Millions of links are shared on Twitter each day.
A fraction of these links end up in my timeline, shared (and sometimes authored) by the accounts I follow. Most of the time, they point me to great articles I might have missed otherwise.
Below you can find links to some of these articles.
I have selected them for their originality and relevance. They have all been brought to my attention via Twitter and provide crucial insights into various issues related to the internet:
I urge you to read them now. All of them.
A few weeks ago, I have had the honour of being asked by Victoria Marchand about my views on community management in Switzerland. The interview [in French] has been published in the spring issue of CominMag (trade magazine for communication experts) as well as on communitymanagers.ch (official site of the Swiss community managers association). It has since also been picked up by my former faculty and included in their spring newsletter. A big thank you to everyone involved in spreading my humble opinion. I have, in the meantime, translated the interview into English and now decided to publish it on my blog in order to keep the discussion going:
Community Management is …?
Community management means taking care of the online presence of a company, brand or product. This includes managing a community actively (e.g. with publications) as well as passively (e.g. monitoring).
Ideally, community management contributes to coherence between strategy, corporate culture, desired reputation and perception from outside – this is why an overall vision and approach should go beyond a single department or hierarchical level (“silo”). And although I am aware that this opinion is widely discussed, I advocate for a clear distinction between social management and community management since the later means implication on a strategic level. Continue reading
Of course there are many ways sociology can contribute to a better understanding of what is happening online: the field is vast, and so is the number of experts and studies. This blogpost has become a series and is – more or less – an English translation of a presentation I have recently given in French, picking up a few of the theoretical frameworks which illustrate the impact of social media on the way we do business… and on our lives in general. Continue reading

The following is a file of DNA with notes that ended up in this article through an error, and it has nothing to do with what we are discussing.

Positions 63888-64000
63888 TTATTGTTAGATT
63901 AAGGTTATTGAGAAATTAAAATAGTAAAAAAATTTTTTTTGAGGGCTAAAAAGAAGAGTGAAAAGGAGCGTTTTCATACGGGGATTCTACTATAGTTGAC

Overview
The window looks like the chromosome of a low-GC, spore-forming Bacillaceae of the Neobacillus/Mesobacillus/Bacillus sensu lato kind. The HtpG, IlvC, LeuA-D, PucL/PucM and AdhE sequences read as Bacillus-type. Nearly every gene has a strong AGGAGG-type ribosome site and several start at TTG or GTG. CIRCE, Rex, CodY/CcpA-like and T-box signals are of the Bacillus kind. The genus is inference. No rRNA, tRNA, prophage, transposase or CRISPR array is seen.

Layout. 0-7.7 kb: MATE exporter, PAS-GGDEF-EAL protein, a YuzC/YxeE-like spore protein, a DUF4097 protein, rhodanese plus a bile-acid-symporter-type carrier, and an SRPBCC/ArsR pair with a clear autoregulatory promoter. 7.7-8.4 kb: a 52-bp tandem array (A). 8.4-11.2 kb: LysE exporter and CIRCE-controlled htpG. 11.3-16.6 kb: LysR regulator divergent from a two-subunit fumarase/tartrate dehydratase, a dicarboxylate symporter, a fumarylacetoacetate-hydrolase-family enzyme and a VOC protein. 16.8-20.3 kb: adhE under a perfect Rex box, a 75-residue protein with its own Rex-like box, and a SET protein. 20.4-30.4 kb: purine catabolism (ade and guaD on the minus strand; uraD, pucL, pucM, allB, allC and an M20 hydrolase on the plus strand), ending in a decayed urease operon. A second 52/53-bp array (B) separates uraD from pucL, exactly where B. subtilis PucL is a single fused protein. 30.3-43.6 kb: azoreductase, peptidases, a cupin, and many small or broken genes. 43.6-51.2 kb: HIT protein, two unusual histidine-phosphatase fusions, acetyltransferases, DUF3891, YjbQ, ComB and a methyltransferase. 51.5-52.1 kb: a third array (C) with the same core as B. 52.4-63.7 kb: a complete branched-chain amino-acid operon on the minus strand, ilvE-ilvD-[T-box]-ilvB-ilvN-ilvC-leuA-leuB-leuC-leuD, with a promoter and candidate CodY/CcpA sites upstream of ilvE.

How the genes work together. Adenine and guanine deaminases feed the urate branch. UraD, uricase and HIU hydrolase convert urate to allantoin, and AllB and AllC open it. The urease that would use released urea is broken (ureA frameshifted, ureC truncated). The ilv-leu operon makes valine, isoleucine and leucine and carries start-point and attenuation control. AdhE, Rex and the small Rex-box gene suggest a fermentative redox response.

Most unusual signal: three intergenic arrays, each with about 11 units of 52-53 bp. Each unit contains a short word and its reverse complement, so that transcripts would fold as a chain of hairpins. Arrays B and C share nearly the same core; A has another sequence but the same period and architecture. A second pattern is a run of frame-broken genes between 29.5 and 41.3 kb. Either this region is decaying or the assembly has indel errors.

When I was asked to replace Matthias Lüfkens, former Head of Digital Media at the World Economic Forum and now Managing Director EMEA of Digital Practice at Burson-Marsteller, at a presentation for business owners about social media, I accepted gladly. And I decided to put the emphasis on increasing the attendees’ overall understanding of social networks and the impact of digitalisation in general.
If you have been reading other articles on this blog or been following me on twitter, you are probably aware of how much I keep advocating for increasing digital literacy. Continue reading
Recently I have had the pleasure of speaking at Digital Film Marketing 2, a one-day seminar organised by FOCAL for Swiss Film Industry Professionals. Not only speaking, but contributing to a better understanding of the digital landscape by answering many questions during the whole day. If you know where I come from, it will not surprise you that I loved it.
There were many interesting discussions and, to my great pleasure, a growing awareness of the lack of knowledge a major part of the film industry has had in digital matters. (And strategy.) One day wasn’t enough time, but it was a solid beginning of a great conversation and much-needed mind-shift. Above all: a common mind-shift… much needed, too, it seems: the few attendees who have a great affinity to both cinema and the social web expressed “a sense of relief” after the seminar because they would feel “less alone”.
Why did I entitle my presentation “Digital Film Marketing: more than marketing”? Because my three key messages were the following: Continue reading
Why the recurrent focus on the film industry? Let me tell you where I come from.
Over a decade ago, I have started working in the film industry in what qualifies easily as a dream job: programming and acquisition for an independent film distribution. My actual work experience with movies had started much earlier, when selling tickets in a local movie theatre, but it was with the film distribution that I really plunged in, attended film festivals all over the world and learnt about the trade. A trade, an industry, fairly untouched yet by the internet. No social media yet.
Since then, a lot has changed: social media has arrived. So has broad band internet. Digitalisation everywhere. Piracy has become an issue. Continue reading
Exceptionally, this article is in French. English speaking readers might want to read “Film industry and internet – social media as a transformer of business”.
Pourquoi internet et les réseaux sociaux représentent un enjeu crucial pour l’industrie de cinéma indépendant? Quels points sont à considérer lors des réflexions autour une présence digitale?
A ce sujet, j’ai été invitée à donner une conférence chez Fonction:Cinéma, une structure qui vise à encourager la création cinématographique indépendante à Genève et en Suisse romande. Continue reading